Some of the people I work with individually are great dreamers, and each dream they bring contains so much rich imagery, such incredible events, such real and meaningful interactions and settings… How do I begin to respond to these wonderful dreams?
And if I go through a phase in my own life when the dreams are abundant, elaborate and profound… How do I find time even to write them down? Never mind trying to unfold their stories and significance! To explore the many and varied possible approaches to every aspect of these dreams, I would have to spend my entire waking life working with my dreaming life!
Obviously, when faced with such an “embarrassment of riches” (too much of a good thing), it’s not feasible, useful, or necessary to make each amazing dream into a PhD dissertation (or even a term paper). There are two ways that I tend to approach these dreams: First, there’s the close focus approach, and then there’s the wide angle approach. I’ll talk about the first approach here, and then follow up with the second in the next post.
The close focus approach begins with the holographic concept that any part of the dream will contain the whole of the dream in microcosm. In other words, when I dream an elaborate story containing multiple scenes, I can focus in on one scene, explore the themes, feelings and associations I find there—and then step back to see how those same themes, feelings and associations may be manifested in other ways in other scenes and in the arc of the dream story as a whole. Or, with an even closer focus, I can choose a single image or event in the dream, unfold some of its personal, cultural and archetypal meanings (see “Two Basic Dreamwork Skills”) and then reflect on the ways that other images and events may echo these meanings throughout the dream.
These long, complex dreams are like mountain ranges, and in the close focus approach we are choosing to climb one peak from which to view the whole range. All of our dreams are actually such ranges, but more commonly they seem to be a chain of islands instead, because only the peaks are visible above the waters of forgetfulness. So dreamwork is usually a process of working with the peaks (the islands of remembered, partial dreams—the parts that stand out) and trying to intuit the rest of the range from the high points. When we can see the entire range in a long dream, the sheer magnitude of all those mountains can be too much to take in. We can only climb one mountain at a time, but the view from any one of them makes us aware of all the others.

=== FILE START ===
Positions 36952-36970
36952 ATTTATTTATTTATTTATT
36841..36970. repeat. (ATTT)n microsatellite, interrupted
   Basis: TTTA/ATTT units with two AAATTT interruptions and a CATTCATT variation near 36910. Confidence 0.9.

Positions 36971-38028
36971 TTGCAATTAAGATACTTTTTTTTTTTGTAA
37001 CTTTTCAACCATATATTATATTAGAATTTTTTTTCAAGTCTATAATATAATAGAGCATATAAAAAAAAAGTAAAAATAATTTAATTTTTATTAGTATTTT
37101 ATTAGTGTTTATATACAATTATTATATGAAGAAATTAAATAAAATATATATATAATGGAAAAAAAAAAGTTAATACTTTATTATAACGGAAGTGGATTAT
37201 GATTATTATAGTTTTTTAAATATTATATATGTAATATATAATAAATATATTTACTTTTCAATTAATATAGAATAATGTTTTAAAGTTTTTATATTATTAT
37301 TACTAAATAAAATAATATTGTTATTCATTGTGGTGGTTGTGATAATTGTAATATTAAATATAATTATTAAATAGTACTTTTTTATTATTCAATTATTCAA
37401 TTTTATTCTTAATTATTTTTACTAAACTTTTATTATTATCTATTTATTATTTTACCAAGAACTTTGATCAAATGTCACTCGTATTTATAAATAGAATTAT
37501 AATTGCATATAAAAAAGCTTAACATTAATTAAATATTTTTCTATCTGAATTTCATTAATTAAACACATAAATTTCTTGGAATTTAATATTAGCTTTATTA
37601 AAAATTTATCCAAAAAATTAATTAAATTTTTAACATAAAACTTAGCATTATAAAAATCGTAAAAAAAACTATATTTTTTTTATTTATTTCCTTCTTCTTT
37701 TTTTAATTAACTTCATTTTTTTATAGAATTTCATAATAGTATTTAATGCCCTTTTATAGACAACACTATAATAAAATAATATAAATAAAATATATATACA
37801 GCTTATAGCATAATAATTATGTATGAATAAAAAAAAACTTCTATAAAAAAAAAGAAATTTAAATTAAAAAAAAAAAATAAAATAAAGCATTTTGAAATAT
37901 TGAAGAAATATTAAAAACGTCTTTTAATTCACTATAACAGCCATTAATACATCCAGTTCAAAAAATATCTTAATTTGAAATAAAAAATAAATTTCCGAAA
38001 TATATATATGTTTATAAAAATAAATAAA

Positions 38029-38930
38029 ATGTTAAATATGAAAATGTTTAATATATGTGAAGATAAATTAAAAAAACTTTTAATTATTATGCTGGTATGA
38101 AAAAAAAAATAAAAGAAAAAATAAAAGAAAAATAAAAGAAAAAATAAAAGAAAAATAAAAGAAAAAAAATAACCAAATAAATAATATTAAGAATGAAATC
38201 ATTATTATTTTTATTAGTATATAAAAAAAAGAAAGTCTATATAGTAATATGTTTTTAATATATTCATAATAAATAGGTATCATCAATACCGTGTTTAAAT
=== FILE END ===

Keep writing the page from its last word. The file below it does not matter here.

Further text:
To switch metaphors, this approach views a long dream as if it were “Indra’s Net”—a vast representation of the entire universe as an interwoven network of threads, with a multi-faceted jewel at every point where the threads intersect. In each facet of each jewel, the entire network is reflected.
As I write down my long dream, I do not try to describe the entire living web of scenes, events, images, interactions. I simply choose one facet of one jewel and give it my full attention—describing the scene or image fully. Then, I might jot brief phrases that refer to other jewels—other scenes or images—and these brief references will reflect upon each other in the light of what I’ve learned from exploring one part of the whole.
When I’m working with someone else’s dream, I’ll ask the dreamer where we should focus: What part of the dream has the most energy? If more than one natural focus emerges, we might focus on a few different places, one at a time. We turn these single jewels in the light, watching the reflections change. Soon, we are reminded of similar patterns in other images, other scenes of the dream. It may all come together in a dazzling web—or it may seem like more of a patchwork where some things fit or overlap, and some apparently don’t.
When I look back at a dream journal containing such holographic notes on a long dream, I probably won’t be able to remember the details of every scene mentioned in those brief references. But I will have an overall impression of the dream and its significance. When someone shares a long dream with me, and we use the close focus approach to explore it further, we don’t get to look into every part of the dream—but we go into some parts in detail, and then have a sense of the dream as a whole from the perspective of that part.
This approach can remind me to have a “light touch” in relation to dreamwork and dreams in general—not to hold on too tightly to dreams, or to any life experiences. Indra’s net sparkles because it is infinite and filled with light. When I try to hold on too tightly to every aspect of my dreams, or my memories, or my personal stories, I burden myself and prevent myself from moving freely.
It’s important to treasure dreams as the jeweled webs that they are, recognizing that they are ephemeral, and ever-changing. Long, powerful dreams shower us with the infinite abundance and the intricate interconnectedness of our lives—but such abundance becomes too much, becomes lifeless, if it’s held too tightly and made too weighty.
A particular dream is significant in this moment of experiencing and exploring it. Any life experience expresses its fullness in the moment of living it. I may take a photo, or write down a dream, but I shouldn’t allow my photo albums to become a preoccupation that clutters up my life, or my dream journal to become a locked bank vault. The true wealth of dreams, or waking experiences, does not sit in storage, but sparkles in the light and reflects different meanings as it moves. Like dew on a spider web in sunlight, the jewels evaporate eventually. Then, another morning, there are more jewels, more droplets, more dreams reflecting new possibilities.